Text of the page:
Selling, general and administrative expenses. Selling, general and administrative expenses were $322.7 million, or 21.6 percent of revenue, in 2013 compared to $292.5 million, or 20.8 percent of revenue, in 2012 and $368.9 million, or 23.9 percent of revenue, in 2011. The increase in selling, general and administrative expenses in 2013 was primarily due to higher compensation expense and the inclusion of expenses of Lorex and Traficon. The decrease in selling, general and administrative expenses from 2011 to 2012 was primarily due to the payment of a $39.0 million litigation settlement in 2011, cost control efforts taken in 2012 in light of the revenue decline and lower annual incentive expenses. While selling, general and administrative expenses may be affected in the future by acquisitions with different cost structures, we anticipate selling, general and administrative expenses to increase at a slower rate than revenue in our existing businesses.
Restructuring expenses. During the years ended December 31, 2013 and 2012, we recorded net pre-tax restructuring expenses totaling $27.5 million and $2.0 million, respectively. Of the restructuring expenses recorded in 2013, $25.8 million is recorded in operating expenses and $1.7 million is included in costs of goods sold. In the fourth quarter of 2013, we initiated a realignment plan that includes closing six not-to-scale sites in the United States and Europe and a transfer of those operations to larger facilities. We are also consolidating our optics and laser manufacturing businesses to better realize the benefits of vertical integration in these areas. The total costs expected to be incurred related to the realignment plan is approximately $38 million and we expect to complete the majority of the actions and recognize the remaining expenses of approximately $11 million during the year ending December 31, 2014. No specific plans for significant additional actions have been finalized at this time. In 2012, we recorded restructuring expenses associated with the relocation of one of our manufacturing facilities in Europe to an existing facility in the United States.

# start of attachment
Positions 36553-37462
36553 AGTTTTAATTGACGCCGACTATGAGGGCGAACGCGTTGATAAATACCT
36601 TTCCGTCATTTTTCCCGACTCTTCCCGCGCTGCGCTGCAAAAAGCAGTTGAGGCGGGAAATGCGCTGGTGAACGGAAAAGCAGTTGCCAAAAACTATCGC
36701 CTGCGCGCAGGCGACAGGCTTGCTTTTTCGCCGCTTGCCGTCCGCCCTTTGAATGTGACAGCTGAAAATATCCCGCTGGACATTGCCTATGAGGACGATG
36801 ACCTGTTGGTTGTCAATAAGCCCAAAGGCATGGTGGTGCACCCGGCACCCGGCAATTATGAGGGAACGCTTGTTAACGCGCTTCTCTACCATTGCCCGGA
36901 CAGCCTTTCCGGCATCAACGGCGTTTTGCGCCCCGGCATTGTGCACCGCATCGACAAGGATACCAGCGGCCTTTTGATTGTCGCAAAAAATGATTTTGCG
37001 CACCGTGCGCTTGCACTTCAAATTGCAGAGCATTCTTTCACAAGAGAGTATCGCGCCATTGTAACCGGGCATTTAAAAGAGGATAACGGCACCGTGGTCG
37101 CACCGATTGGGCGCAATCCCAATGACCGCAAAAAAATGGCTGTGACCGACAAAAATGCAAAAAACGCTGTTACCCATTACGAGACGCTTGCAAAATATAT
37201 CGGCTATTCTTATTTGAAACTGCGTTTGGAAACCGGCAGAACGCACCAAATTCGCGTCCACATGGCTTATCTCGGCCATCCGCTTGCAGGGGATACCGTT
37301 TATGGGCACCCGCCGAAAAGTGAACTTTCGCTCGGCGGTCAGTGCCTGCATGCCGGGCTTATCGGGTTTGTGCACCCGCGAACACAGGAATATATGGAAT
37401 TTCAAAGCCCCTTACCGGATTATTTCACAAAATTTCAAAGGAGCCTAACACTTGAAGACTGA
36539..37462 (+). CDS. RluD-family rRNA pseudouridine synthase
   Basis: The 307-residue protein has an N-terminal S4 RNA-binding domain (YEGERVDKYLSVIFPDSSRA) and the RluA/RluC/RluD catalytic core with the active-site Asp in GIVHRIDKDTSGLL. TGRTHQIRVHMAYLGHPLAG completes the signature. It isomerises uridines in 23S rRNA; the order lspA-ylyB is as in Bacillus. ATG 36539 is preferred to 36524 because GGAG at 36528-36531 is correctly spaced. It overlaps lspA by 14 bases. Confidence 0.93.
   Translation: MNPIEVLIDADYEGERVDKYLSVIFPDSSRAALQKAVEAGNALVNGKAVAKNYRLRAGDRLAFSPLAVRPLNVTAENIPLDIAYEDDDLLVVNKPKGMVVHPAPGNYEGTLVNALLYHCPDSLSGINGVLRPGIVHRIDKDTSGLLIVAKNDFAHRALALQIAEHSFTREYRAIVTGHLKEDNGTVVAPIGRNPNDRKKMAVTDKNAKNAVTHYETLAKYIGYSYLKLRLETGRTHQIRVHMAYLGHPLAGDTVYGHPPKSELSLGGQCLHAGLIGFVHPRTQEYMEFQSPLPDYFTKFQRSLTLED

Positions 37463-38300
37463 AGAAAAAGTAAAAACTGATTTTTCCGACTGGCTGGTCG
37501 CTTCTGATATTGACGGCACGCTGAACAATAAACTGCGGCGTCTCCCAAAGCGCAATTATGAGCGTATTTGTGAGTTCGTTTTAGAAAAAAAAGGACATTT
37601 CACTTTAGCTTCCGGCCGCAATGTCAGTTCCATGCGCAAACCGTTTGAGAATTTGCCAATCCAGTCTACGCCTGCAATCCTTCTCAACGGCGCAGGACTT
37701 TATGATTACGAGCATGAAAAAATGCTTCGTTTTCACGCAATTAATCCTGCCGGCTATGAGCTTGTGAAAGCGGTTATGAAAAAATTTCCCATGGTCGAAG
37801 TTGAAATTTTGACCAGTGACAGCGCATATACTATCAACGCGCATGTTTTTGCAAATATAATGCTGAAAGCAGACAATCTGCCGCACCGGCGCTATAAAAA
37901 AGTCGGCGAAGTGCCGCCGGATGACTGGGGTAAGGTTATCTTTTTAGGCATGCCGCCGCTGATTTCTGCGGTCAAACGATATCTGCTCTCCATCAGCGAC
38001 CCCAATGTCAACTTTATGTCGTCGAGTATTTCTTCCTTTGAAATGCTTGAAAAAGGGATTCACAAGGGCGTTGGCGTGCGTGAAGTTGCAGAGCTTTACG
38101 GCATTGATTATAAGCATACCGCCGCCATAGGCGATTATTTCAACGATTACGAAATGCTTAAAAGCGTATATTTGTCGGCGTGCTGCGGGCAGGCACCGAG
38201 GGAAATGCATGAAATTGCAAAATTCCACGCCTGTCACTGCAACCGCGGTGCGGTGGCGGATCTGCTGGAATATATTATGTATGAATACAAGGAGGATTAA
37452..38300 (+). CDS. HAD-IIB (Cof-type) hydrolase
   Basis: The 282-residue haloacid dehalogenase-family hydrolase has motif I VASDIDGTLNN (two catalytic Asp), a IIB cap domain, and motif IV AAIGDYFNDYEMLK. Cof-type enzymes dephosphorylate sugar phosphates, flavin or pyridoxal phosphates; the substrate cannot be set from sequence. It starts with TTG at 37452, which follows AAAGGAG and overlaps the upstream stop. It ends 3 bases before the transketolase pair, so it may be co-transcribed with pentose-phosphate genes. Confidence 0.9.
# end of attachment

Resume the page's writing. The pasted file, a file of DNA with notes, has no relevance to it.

Interest expense. Interest expense totaled $14.1 million, $11.7 million and $5.5 million for the years ended December 31, 2013, 2012 and 2011, respectively. Interest expense is primarily attributable to the $250 million aggregate principal amount of 3.75 percent senior unsecured notes due September 1, 2016 that were issued in August 2011 and the amortization of the costs related to the issuance of the notes and the $150 million term loan that was drawn on April 5, 2013.
Income taxes. Our income tax provision was $52.0 million, $66.6 million and $88.4 million in 2013, 2012 and 2011, respectively. The effective tax rates for 2013, 2012 and 2011 were 22.7 percent, 22.8 percent and 28.4 percent, respectively. The mix in taxable income between our United States and international operations has a significant impact on our annual income tax provision and effective tax rates. Our effective tax rate is lower than the United States federal tax rate of 35 percent because of lower foreign tax rates, the effect of foreign, federal and state tax credits and other discrete items such as amended tax filings and business dispositions. The full year impact of a multi-year agreement, effective August 1, 2012, with a European jurisdiction was the primary reason for the effective tax rate in 2013 being comparable to that in 2012. The effective tax rate decrease from 2011 to 2012 was primarily due to the partial year impact of the multi-year agreement, the effect of amended state tax filings, and the impact of revaluations of deferred tax assets and liabilities due to changes in certain foreign statutory tax rates. We expect the effective tax rate for 2014 to be approximately 23 to 25 percent excluding discrete items.